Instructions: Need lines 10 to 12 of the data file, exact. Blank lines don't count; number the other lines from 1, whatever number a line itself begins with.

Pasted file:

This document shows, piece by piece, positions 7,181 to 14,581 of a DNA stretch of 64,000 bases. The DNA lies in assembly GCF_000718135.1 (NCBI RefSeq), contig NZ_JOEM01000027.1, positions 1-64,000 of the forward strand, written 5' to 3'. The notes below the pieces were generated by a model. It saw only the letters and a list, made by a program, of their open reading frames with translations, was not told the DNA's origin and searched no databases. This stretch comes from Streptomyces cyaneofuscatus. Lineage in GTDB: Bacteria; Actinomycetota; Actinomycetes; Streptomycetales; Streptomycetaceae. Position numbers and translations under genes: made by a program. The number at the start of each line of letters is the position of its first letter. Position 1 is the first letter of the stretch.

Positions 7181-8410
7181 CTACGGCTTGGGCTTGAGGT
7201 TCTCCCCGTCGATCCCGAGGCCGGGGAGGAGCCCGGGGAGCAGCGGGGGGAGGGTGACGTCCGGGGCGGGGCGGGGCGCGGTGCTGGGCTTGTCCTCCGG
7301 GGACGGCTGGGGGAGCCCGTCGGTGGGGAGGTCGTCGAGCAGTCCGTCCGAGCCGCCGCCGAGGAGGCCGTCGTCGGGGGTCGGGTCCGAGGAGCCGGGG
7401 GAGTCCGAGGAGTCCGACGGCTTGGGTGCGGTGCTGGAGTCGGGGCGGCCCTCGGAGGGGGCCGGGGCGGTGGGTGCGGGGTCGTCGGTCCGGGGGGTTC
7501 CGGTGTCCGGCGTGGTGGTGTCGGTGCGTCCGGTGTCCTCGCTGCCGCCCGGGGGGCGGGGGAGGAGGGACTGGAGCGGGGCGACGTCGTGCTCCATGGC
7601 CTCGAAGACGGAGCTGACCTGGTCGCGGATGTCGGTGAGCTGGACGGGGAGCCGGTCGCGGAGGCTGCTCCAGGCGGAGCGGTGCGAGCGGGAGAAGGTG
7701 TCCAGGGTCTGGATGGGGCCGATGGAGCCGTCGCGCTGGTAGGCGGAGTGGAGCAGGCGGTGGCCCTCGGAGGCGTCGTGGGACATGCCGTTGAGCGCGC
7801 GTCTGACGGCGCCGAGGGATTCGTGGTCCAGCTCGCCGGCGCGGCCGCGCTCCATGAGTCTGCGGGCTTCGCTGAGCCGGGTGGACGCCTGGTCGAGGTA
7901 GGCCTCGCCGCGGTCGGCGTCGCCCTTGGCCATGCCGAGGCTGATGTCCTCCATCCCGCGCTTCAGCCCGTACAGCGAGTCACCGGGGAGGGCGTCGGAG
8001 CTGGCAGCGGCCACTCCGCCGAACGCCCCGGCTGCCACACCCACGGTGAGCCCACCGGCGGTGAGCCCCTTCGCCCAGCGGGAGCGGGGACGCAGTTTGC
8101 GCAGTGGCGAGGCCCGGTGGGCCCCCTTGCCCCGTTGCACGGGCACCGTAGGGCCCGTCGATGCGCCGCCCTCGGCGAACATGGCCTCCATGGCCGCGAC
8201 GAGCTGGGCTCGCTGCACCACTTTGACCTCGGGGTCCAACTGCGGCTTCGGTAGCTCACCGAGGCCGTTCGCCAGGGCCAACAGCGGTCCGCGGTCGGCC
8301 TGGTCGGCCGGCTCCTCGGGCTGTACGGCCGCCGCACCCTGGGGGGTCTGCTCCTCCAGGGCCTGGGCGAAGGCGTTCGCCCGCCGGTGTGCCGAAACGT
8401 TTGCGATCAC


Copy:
7801 GTCTGACGGCGCCGAGGGATTCGTGGTCCAGCTCGCCGGCGCGGCCGCGCTCCATGAGTCTGCGGGCTTCGCTGAGCCGGGTGGACGCCTGGTCGAGGTA
7901 GGCCTCGCCGCGGTCGGCGTCGCCCTTGGCCATGCCGAGGCTGATGTCCTCCATCCCGCGCTTCAGCCCGTACAGCGAGTCACCGGGGAGGGCGTCGGAG
8001 CTGGCAGCGGCCACTCCGCCGAACGCCCCGGCTGCCACACCCACGGTGAGCCCACCGGCGGTGAGCCCCTTCGCCCAGCGGGAGCGGGGACGCAGTTTGC